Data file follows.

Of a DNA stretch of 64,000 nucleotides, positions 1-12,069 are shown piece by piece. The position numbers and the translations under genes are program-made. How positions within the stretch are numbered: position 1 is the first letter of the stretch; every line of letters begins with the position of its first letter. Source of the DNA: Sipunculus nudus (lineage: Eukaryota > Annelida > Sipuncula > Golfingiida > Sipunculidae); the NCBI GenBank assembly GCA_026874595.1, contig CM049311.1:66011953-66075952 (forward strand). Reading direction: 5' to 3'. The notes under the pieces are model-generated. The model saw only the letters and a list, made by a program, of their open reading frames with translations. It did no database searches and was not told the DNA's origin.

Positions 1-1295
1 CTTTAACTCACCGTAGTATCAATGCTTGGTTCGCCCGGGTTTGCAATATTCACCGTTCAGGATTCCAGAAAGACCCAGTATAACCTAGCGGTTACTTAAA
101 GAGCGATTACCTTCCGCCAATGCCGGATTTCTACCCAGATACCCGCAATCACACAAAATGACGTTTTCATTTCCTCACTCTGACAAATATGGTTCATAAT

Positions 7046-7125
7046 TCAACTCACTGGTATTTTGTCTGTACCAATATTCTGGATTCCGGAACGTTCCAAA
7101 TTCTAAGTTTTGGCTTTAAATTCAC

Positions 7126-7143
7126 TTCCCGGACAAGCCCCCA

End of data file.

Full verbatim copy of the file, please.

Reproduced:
Of a DNA stretch of 64,000 nucleotides, positions 1-12,069 are shown piece by piece. The position numbers and the translations under genes are program-made. How positions within the stretch are numbered: position 1 is the first letter of the stretch; every line of letters begins with the position of its first letter. Source of the DNA: Sipunculus nudus (lineage: Eukaryota > Annelida > Sipuncula > Golfingiida > Sipunculidae); the NCBI GenBank assembly GCA_026874595.1, contig CM049311.1:66011953-66075952 (forward strand). Reading direction: 5' to 3'. The notes under the pieces are model-generated. The model saw only the letters and a list, made by a program, of their open reading frames with translations. It did no database searches and was not told the DNA's origin.

Positions 1-1295
1 CTTTAACTCACCGTAGTATCAATGCTTGGTTCGCCCGGGTTTGCAATATTCACCGTTCAGGATTCCAGAAAGACCCAGTATAACCTAGCGGTTACTTAAA
101 GAGCGATTACCTTCCGCCAATGCCGGATTTCTACCCAGATACCCGCAATCACACAAAATGACGTTTTCATTTCCTCACTCTGACAAATATGGTTCATAAT

Positions 7046-7125
7046 TCAACTCACTGGTATTTTGTCTGTACCAATATTCTGGATTCCGGAACGTTCCAAA
7101 TTCTAAGTTTTGGCTTTAAATTCAC

Positions 7126-7143
7126 TTCCCGGACAAGCCCCCA